Thrive contributor Doug Andrew also weighed in. Mentorship, he wrote, can decrease stress, especially when the mentor has the ability to manage stress well: In "the presence of a leader who can keep his or her cool in a crisis," Andrew wrote, "employees are also helped to remain calm." So, find that mentor who can teach you to manage stress, understand factors related to burnout and place things into perspective.

4. Lead and serve.

Stress is contagious. So if you are feeling pressure, chances are your staff has caught the bug, too. Now, then, may be a good time to focus on your employees to uncover stressors and re-evaluate work culture. Can you improve the work atmosphere? Do employees feel they are contributing to the company's goals?

Sometimes, the cure for what ails you in the workplace is to get out of the workplace. "Encourage employees to take time from their day to exercise at the gym, take a walking lunch or meeting or try a yoga class," says Entrepreneur contributor Amy Vetter. "You'll find that your employees will work smarter, and have greater focus and clarity of thought."

Also, many companies are organizing employee community projects that enable staff members to use company time for charitable efforts. "Our study of several hundred companies and more than 380,000 employees revealed that giving back is associated with greater employee retention, higher levels of brand ambassadorship on the part of workers and more enthusiastic employees," said Ed Frauenheim, owner of the research firm Great Place to Work, wrote in Fortune.

"Staffers who believe their organizations give back to the community are a striking 13 times more likely to look forward to coming to work, compared to employees who do not perceive their employers to be generous toward the community," Frauenheim continued. By initiating new leadership pathways to better serve your staff, you may discover that eliminating stress points with your staff will alleviate some of your stress, too.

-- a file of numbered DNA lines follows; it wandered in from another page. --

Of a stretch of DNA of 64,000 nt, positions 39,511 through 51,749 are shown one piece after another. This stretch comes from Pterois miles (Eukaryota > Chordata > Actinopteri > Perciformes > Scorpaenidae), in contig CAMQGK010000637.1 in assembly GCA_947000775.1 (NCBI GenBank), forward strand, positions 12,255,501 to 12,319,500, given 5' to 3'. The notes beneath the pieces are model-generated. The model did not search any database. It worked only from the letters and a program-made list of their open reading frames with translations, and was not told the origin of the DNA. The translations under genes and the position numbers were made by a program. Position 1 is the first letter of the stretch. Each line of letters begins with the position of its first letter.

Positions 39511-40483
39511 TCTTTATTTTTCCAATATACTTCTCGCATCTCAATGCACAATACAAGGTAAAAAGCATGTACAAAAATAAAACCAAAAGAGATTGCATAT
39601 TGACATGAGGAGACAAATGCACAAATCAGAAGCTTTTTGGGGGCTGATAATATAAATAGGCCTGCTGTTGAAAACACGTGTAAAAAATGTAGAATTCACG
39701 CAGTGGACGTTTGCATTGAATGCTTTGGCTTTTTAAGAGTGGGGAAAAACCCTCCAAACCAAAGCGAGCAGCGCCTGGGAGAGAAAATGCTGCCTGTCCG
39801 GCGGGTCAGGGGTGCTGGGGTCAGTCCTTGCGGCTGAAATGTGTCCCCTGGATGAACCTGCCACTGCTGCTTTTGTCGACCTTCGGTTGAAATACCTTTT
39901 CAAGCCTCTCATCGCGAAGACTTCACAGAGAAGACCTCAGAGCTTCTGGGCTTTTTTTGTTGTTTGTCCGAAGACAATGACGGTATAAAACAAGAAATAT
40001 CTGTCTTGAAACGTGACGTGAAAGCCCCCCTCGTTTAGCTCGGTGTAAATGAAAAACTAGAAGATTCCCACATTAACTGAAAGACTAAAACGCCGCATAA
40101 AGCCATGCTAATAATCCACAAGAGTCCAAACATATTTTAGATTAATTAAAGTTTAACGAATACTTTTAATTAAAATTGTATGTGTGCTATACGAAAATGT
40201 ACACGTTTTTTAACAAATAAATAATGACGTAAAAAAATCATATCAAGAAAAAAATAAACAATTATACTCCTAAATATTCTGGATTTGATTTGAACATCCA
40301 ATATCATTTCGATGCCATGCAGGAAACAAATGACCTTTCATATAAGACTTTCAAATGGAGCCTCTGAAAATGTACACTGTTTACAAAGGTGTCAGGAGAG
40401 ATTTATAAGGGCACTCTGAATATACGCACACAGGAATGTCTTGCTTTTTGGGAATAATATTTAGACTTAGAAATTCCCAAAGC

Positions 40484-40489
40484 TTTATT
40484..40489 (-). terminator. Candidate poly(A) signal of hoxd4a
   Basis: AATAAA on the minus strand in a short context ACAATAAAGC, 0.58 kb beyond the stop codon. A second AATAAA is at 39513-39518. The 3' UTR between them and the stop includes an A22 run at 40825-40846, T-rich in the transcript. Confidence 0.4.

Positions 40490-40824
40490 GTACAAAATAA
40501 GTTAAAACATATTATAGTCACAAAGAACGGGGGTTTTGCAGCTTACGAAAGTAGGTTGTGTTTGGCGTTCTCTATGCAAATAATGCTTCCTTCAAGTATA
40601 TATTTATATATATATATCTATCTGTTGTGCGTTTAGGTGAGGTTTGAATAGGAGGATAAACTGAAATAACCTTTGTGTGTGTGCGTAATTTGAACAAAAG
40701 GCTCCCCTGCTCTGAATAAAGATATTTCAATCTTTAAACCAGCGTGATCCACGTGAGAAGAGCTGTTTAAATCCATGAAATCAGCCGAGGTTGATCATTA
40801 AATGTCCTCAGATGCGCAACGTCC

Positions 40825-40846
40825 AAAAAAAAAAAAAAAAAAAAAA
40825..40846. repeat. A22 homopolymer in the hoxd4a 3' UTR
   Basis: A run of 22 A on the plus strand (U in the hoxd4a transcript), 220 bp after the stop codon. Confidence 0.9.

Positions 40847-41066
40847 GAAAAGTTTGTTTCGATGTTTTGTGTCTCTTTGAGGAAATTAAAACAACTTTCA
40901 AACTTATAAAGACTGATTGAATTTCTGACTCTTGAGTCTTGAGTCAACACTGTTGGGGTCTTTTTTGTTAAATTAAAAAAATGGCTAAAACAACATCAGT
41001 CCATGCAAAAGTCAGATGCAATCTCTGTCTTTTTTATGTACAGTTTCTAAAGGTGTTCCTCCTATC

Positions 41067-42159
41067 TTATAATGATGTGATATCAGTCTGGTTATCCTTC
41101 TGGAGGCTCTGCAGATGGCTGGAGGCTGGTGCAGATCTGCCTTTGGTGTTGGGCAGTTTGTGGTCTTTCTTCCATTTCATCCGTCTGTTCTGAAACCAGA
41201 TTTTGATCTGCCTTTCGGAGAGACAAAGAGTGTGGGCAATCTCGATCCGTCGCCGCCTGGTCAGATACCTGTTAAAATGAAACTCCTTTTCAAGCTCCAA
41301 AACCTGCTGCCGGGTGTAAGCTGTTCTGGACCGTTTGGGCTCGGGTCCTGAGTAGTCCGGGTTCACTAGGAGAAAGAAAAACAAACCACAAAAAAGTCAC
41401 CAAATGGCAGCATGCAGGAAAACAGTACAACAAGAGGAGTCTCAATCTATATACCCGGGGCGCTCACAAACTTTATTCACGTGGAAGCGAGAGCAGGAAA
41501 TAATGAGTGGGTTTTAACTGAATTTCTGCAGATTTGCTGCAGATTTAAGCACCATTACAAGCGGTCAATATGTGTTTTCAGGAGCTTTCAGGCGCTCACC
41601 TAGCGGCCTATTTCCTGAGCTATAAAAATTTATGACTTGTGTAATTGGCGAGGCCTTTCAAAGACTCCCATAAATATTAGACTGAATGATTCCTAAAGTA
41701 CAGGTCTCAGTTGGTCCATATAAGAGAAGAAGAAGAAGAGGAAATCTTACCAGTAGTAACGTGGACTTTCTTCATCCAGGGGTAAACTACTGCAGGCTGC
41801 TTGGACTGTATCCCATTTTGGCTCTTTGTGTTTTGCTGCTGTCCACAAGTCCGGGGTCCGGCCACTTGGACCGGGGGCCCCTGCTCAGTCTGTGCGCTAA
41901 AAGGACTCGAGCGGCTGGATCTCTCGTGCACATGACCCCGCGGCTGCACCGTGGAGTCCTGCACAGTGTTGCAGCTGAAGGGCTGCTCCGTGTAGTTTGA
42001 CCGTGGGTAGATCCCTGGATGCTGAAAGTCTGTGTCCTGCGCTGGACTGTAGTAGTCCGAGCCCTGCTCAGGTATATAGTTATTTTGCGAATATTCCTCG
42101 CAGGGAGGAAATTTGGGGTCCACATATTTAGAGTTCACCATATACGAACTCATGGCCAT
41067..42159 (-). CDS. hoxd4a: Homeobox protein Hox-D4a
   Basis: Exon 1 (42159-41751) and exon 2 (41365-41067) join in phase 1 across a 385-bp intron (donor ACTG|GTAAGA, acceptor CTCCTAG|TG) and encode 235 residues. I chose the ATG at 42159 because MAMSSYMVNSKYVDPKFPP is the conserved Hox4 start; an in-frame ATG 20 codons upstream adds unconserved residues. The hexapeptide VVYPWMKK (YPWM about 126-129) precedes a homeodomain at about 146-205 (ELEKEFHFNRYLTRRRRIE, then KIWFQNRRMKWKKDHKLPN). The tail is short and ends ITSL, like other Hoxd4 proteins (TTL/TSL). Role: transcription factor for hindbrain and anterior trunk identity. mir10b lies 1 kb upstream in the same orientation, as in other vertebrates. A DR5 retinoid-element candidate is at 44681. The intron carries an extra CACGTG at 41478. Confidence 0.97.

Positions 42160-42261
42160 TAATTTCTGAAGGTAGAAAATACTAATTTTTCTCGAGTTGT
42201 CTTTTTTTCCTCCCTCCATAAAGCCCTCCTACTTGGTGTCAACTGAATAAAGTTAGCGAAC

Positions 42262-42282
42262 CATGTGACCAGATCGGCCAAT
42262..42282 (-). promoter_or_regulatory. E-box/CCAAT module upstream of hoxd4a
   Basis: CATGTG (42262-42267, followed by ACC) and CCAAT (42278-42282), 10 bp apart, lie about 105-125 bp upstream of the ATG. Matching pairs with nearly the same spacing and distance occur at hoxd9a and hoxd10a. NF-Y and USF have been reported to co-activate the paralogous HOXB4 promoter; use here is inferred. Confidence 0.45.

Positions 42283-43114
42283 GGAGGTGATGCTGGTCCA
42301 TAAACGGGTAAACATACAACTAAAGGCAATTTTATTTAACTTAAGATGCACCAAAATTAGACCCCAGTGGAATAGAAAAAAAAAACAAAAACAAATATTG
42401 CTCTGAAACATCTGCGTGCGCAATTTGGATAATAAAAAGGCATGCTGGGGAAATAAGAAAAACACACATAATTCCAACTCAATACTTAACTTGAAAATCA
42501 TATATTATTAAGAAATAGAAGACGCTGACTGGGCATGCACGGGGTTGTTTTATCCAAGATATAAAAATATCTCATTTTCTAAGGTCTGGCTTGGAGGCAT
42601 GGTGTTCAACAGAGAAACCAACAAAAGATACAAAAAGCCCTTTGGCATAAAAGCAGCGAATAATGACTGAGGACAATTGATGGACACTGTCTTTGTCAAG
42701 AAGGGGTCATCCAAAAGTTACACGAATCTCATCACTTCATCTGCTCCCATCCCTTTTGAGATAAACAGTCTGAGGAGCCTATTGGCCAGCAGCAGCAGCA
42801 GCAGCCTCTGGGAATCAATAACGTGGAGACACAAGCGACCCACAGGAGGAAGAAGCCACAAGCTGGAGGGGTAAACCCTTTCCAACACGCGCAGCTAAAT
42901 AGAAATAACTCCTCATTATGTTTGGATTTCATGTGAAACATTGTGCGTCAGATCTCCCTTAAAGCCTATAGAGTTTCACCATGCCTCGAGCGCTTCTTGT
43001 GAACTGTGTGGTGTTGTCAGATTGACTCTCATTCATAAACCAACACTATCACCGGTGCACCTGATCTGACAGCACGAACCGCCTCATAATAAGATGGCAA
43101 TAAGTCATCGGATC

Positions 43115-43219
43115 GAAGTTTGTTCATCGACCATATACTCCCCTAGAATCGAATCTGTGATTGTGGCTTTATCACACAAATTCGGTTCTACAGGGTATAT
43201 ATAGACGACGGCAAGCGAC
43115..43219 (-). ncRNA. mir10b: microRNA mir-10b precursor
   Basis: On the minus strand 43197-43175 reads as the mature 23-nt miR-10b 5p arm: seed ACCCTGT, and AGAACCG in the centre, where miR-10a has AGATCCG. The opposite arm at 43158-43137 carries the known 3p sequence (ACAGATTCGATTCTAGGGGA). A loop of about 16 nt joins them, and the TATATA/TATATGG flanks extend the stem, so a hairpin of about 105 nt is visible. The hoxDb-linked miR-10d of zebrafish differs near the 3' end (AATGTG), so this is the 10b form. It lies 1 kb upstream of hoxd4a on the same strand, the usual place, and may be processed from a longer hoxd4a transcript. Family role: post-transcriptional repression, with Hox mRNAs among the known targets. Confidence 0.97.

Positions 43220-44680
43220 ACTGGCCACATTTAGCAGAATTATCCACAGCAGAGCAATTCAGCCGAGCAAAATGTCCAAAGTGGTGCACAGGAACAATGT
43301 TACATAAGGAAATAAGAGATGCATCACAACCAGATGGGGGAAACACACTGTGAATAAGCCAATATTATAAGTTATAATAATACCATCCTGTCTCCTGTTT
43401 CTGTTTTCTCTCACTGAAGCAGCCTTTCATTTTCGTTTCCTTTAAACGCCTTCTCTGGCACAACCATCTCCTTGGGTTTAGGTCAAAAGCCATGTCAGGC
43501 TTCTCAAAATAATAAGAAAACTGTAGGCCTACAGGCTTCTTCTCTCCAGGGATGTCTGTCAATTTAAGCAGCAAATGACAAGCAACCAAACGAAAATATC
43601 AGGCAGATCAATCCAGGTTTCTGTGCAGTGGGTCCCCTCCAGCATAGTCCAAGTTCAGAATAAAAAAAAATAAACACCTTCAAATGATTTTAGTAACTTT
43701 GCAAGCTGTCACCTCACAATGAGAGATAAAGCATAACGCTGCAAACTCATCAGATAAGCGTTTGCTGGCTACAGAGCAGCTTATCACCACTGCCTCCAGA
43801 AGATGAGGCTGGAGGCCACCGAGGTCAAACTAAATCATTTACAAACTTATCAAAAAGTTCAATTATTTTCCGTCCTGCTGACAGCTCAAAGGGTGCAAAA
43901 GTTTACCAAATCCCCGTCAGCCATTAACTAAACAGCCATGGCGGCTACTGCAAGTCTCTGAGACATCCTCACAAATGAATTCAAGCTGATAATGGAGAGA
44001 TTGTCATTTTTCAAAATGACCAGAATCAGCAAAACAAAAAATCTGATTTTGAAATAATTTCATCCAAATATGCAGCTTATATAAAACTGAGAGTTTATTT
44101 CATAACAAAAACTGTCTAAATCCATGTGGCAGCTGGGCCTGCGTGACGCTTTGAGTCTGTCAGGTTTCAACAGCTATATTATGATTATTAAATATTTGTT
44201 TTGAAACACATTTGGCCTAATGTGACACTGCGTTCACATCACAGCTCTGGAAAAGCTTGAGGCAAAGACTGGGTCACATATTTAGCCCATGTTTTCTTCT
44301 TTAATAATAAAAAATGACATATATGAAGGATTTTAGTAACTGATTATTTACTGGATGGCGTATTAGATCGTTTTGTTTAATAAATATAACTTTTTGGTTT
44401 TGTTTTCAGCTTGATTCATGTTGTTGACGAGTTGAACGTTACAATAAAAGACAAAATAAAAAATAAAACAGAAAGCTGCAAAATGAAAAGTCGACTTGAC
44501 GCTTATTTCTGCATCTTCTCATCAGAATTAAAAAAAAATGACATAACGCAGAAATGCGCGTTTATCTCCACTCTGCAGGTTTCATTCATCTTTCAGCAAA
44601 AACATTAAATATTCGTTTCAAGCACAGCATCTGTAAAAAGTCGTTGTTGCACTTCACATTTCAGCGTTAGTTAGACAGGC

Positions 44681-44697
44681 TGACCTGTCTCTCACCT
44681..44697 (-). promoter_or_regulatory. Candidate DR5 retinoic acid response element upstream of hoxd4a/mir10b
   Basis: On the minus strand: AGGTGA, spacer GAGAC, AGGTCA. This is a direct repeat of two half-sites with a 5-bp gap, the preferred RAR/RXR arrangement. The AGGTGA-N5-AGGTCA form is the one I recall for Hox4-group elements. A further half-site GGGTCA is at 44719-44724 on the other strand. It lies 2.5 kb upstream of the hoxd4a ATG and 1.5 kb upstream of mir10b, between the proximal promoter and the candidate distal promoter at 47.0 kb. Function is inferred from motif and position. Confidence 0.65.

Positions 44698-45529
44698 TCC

5. Keep your eye on the prize.

That's right. You wanted this, remember? When stress becomes a distraction, try to focus on your professional and personal goals. "Celebrate when you make significant progress toward a goal," wrote Dan Steiner, an Entrepreneur contributor. "Over time, you'll learn to pay more attention to what you've accomplished rather than feeling daunted by the many things you have left to do."

When the workload becomes especially heavy, my husband and I often walk our dog (at 11:30 p.m., when we're finished with our work for the day) and focus on the progress we have made during the past five years -- not just that particular long day. This focus on long-term progress helps to put things into perspective when we feel like hamsters on a wheel.

Related: How to Reduce Workplace Stress

When stress starts to move into your daily routine, it's time to take action. By changing your perspective on the impact of stress, finding healthy outlets in mentorships and service opportunities and staying focused on the ultimate goal, you can keep stress at bay. Touring with Coldplay can always come later.

Amy Osmond Cook

VP, Marketing & Creative Services, Simplus; Founder, Osmond Marketing

Amy Osmond Cook, Ph.D., is the VP of marketing at Simplus, director of Simplus Creative Services, and founder of Osmond Marketing. She enjoys reading business books, playing the violin and trying new restaurants with her husband and five children. Follow her at @amyocook.